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  • $\begingroup$ So much good information! Thanks for sharing. $\endgroup$ – Mike Grace Mar 29 '14 at 21:49
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If you don't need mobility, purchase an inexpensive directional 4 element Yagi antenna for 2m and operate it in vertical polarization, that is with the prongs of the yagi pointing up and down. You can sometimes find these small Yagi antennas used for ~$20-30. But note this will only help you for 2m, and should not be used on 70cm. For 70cm you can get a 70cm antenna, or perhaps find an antenna designed for both bands. This will add cost, however.

One warning about external antennas: convert from big coax down to smaller coax and a BNC or SMA plug near the HT instead of using the big coax with an adapter; a PL259 to BNC/SMA adapter may tear the bnc/sma plug from the wiring or circuit board of an HT.

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You might want to use a roll up antenna called the DBJ-2 from Ed Fong.

See: http://edsantennas.weebly.com/

It's a J-pole antenna. I use one with my hand held and it works great! If you email Ed I think you can get your sma female connector installed on it when it is built. I think the antenna is about $28.

I'm using one with my radio shack HTX-202 radio. I was told that my signal was clear with no noise. It was a great improvement over the short antenna I was using. So I'm talking from South San Jose to a Stanford repeater with no problems. I like the thin coax that comes with the roll up antenna. I just hang up the antenna from a book shelf and it dangles down to my desk. Works like a champ.

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Take a look at getting a 5/8 wave telescoping antenna, and make a "rat tail" from a ring terminal and 18-19" of wire to be the other end of the dipole.

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  • $\begingroup$ 5/8 doesn't require a ground plane. It is similar to a half-wave in that regard. But the rat-tail is great fr quarter wave whips. $\endgroup$ – SDsolar May 6 '17 at 2:23
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For home use, I'd recommend a dual-band J-Pole or Ground Plane antenna. There are many instructions on the web for building your own. Or you could go the commercial route as well. I personally own the dual band J-Pole antenna from Arrow Antennas and it works incredibly well. http://www.arrowantennas.com/osj/j-pole.html

For the home brewed stuff, start here then do a quick search on the web: http://www.hamuniverse.com/jpole.html I'd give you some more links. But this website is limiting me to two links until my reputation improves.

As other people have mentioned, your best bang for the buck is in an antenna. Good luck!

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Along with a higher gain antenna, I use an old Radio Shack HTX 20 amp. Found for around $50 on your favorite online auction or ham based classifieds. Gives 30 watts out for 5 in and only draws 6 amps. I use one with my Baofeng uv5ra and have no problem with it pluged into my acc plug in the dash..reaches repeaters with ease which I could not get before.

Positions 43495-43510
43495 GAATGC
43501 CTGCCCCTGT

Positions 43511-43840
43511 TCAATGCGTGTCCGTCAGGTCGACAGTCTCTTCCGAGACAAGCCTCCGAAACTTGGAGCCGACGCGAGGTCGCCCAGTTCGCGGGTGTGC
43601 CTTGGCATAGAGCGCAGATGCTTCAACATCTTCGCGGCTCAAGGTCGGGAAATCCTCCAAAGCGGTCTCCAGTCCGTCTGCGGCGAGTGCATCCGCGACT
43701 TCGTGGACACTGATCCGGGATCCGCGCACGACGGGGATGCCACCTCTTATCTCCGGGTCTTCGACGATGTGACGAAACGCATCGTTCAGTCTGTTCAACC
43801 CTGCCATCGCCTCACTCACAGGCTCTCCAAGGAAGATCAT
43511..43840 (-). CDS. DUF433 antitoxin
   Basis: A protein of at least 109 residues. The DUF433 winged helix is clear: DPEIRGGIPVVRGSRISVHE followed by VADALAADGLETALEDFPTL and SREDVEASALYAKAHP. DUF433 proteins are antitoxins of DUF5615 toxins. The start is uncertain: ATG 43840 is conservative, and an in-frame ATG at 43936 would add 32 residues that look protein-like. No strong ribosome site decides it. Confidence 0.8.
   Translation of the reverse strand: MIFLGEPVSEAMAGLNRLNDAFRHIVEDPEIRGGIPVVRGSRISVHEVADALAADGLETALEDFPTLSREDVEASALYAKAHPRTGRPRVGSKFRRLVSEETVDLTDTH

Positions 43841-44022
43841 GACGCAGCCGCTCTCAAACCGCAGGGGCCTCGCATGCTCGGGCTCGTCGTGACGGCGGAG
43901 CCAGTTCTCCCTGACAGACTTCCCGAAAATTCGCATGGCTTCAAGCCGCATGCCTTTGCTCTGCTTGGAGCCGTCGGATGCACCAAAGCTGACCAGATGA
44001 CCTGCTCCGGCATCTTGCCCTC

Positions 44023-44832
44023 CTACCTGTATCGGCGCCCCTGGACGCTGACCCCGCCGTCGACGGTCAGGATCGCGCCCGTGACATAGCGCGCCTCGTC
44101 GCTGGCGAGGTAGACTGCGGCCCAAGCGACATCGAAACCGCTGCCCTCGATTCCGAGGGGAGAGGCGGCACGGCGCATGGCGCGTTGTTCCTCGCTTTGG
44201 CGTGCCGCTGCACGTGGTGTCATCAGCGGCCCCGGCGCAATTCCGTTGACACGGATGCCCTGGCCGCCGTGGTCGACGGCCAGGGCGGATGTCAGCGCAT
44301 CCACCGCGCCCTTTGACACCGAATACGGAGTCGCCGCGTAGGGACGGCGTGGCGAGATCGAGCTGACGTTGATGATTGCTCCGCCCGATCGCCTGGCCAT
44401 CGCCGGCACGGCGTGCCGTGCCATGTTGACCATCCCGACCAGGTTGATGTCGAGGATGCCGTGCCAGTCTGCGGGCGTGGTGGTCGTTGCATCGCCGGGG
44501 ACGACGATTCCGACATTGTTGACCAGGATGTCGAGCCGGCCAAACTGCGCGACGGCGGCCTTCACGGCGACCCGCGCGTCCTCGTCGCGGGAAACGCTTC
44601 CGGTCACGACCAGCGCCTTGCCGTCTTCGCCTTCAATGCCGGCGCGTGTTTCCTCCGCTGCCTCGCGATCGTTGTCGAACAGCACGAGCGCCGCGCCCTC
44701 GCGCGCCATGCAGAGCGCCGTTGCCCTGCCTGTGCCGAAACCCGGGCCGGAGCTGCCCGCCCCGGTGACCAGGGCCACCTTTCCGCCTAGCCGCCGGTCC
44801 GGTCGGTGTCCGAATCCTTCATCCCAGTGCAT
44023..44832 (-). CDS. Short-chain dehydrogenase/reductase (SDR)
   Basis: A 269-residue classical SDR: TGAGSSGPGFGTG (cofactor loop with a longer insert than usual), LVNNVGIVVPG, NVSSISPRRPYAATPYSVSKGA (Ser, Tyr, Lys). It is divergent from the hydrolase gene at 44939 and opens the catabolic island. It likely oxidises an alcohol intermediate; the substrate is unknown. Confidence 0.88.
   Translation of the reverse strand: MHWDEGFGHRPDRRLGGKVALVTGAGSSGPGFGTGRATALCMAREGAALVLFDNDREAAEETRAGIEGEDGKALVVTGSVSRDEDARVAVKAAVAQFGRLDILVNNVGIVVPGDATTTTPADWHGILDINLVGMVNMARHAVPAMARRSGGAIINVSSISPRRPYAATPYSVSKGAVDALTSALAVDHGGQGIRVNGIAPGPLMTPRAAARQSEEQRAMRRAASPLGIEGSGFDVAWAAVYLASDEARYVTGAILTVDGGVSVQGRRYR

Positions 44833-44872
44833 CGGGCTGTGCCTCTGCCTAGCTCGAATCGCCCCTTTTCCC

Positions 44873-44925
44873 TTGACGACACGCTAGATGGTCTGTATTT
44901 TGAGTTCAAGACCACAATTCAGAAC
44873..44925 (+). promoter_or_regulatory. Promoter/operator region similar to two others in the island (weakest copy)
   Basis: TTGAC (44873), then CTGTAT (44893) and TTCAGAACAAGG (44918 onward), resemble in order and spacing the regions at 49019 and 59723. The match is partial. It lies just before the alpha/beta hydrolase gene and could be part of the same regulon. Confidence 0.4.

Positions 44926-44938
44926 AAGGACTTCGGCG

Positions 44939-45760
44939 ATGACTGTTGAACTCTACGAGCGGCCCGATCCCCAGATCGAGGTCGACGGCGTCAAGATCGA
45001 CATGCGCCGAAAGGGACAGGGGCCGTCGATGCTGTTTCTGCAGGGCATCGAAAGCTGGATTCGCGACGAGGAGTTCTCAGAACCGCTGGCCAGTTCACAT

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I'm at the fringe of the coverage area for the local DMR 70cm repeater. Using the "extended" dual-band antenna that came with my HT, the repeater typically reports received signal strength (RSSI) of about -123dBm and a loss rate between 10% and 20%, which is unacceptably high. I wanted a quick and cheap solution, preferably using items on hand.

A mobile mag-mount on my large, metal roof did not improve the RSSI or loss rate reported by the repeater. Same with a friend's 5/8-wave base-station vertical about 10-ft above ground. Then it hit me: the repeater's 455MHz frequency is just below UHF TV channel 14 in the US - and I had an unused, 4-bay bow-tie antenna in the garage.

With the addition of two adapters to convert the F-type connector on the 75$\Omega$ cable to the radio's SMA female connector, this antenna - oriented for vertical polarization - increased the reported RSSI by 10dB and reduced the loss rate to near zero.

Eureka!

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I have the Baoefeng UV-5r+ (UV-5r with extra Rx capability) I've been able to get much better reception with a 14" SMA Female DIAMOND antenna. (I wish I had a quantifiable measurement here other than 'better')

I've also been gifted a backpackers j-pole antenna by a friend. (here) This I can roll up about the same size as a small book. It gives me an amazing range, and cost him 24 bucks. That same friend bought the same version for a permanent mount (here), put it in his attic, and he is VERY satisfied and is able to conduct nets with his UV-5r. You'll need to adapt SMA Female -> SMA Male -> SO-239(?). I can hang it in my room or outside to run with the big boys. (and with only 75 bucks of equipment!) I believe the antenna can take up to 75 watts, so its a great piece of transition equipment as you get more into it.

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I was told that my signal would picket fence while I was in the car albeit I was only a couple miles from the repeater purchased this antenna for my yaesu vertex ft60r and the improvement was immediately noticable http://www.eham.net/reviews/detail/7741

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  • $\begingroup$ It would help if you explained what you were pointing to as a link, and why it was an improvement. $\endgroup$ – PearsonArtPhoto Nov 5 '13 at 14:31
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You could add an external amplifier, but the most popular I could find reviews http://www.eham.net/reviews/products/35 for, the Mirage BD-35 http://www.eham.net/reviews/detail/3281 seems to have significant QC and support issues. Really, having a J-pole for omnidirectional operation stuck on a bamboo or PVC pipe pole, and/or a vertical yagi aimed at your repeater of choice, is the realistic way to boost reception and transmission.